Where Does Real Courage Come From?

Wednesday, November 27, 2013

Squandering



                                                          Reflections on Luke 15:11-12


 A man had two sons.  The younger of them said to his father, “Father, give me the share of the estate that falls to me.”
                                                                                                Luke 15:11-12


Luke tells us the Pharisees and scribes grumbled at Jesus. They couldn’t understand why He was a friend of sinners. 1 Why receive them? Why eat with them? Didn’t the Law demand complete separation – no contact whatsoever? So why didn’t He comply? In response, in kindness, Jesus told them story after story.

About His kingdom. About His Father.

            A man had two sons. Wealthy sons.

Not in money. It had nothing to do with money. It had everything to do with their father, their family. Compassion reigned in their home. These young men had what many in this world only dream of having – they had love. They had their father’s heart. What compares to that? These are the true riches God intends every person to have and these men had it to the full. Beyond full.

This, this alone, made them vastly rich.

But the younger son doesn’t see it that way. “Father, give me.” He wants his money. He wants out. He demands his inheritance. But how is that possible? That money comes only after his father has died, not before. Who does this? Why this violence? He’s taking what’s not yet his. He’s breaking the natural order of God’s law. He’s assaulting his father – does he know that?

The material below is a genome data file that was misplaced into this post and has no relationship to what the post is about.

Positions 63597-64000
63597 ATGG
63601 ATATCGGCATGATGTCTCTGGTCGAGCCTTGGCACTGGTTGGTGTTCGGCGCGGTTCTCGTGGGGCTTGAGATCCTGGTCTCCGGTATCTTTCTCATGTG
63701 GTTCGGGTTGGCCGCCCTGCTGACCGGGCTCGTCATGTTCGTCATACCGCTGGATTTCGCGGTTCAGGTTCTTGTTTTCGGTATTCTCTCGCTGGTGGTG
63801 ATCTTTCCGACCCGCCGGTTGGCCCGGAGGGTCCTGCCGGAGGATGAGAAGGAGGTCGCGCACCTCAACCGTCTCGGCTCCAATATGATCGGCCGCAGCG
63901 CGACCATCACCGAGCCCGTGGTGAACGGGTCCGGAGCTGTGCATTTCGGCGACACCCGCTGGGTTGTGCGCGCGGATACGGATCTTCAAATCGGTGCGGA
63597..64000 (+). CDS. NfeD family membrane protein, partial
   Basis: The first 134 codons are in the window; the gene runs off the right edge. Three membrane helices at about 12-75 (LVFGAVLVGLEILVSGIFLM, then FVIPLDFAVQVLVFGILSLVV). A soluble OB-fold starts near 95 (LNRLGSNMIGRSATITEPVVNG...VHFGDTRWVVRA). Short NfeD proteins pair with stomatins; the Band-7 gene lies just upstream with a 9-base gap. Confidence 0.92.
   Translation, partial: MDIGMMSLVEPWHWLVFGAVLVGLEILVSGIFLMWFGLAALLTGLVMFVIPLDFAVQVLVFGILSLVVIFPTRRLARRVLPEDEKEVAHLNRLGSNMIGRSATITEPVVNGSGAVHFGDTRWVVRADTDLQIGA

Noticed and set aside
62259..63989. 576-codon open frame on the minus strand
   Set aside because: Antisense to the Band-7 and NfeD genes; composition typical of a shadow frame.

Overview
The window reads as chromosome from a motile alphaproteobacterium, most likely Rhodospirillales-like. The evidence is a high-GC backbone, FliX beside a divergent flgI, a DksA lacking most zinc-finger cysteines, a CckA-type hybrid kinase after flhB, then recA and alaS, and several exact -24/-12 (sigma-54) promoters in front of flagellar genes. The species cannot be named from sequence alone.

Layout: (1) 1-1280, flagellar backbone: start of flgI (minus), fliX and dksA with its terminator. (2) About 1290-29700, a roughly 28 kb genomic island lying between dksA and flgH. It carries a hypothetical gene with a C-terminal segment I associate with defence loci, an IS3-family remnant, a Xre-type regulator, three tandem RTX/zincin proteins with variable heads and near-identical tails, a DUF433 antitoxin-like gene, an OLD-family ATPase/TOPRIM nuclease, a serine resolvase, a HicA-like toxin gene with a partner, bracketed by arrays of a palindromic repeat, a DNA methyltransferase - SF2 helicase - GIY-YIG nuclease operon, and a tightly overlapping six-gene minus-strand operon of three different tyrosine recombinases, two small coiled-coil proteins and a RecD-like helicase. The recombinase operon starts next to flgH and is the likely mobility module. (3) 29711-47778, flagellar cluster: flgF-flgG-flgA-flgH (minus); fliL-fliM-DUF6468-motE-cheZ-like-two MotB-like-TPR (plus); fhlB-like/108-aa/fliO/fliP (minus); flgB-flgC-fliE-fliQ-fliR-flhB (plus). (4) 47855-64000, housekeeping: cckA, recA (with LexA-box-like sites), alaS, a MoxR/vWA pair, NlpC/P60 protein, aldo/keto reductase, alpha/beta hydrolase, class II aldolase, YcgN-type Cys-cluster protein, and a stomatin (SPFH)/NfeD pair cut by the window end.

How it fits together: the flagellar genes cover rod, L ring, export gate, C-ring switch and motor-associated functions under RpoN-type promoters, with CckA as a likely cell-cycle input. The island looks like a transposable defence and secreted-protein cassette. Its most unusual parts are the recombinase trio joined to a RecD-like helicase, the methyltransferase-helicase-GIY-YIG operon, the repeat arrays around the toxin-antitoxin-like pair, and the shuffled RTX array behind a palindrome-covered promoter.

By treating him like he’s already dead.

His father should say no, but he doesn’t. He gives his son the money. He knows what no father should know -- his son’s heart has already left him. Soon enough, the young man gathers his things, loads his transport, and leaves home. I wonder, did he look back? Did he see his father’s face – grieving, weeping?

As if, actually, he’s the one who died.

How do these things happen? How can our children break from us like that – taking what they can, spitting in our face, despising our love, and choosing to live life contrary to everything they know is right and true?

Outside their home. Outside their God.

His son disappears over the horizon and he dies another death. He knows how the story plays out. He’ll go to a foreign country, worshipping foreign gods, and squander his entire estate on parties and prostitutes.2 How does he know that? He knows that because his son, his dear son, has already squandered the one and only thing in life that matters most.

His heart.

And so he marks the spot. The place where he last saw his son. And every day, morning and night, he knows he will stand here and look. Wait. Hope.

And cry.

*       *       *

I called my wife on the drive home from work. “Hey, how was your day?”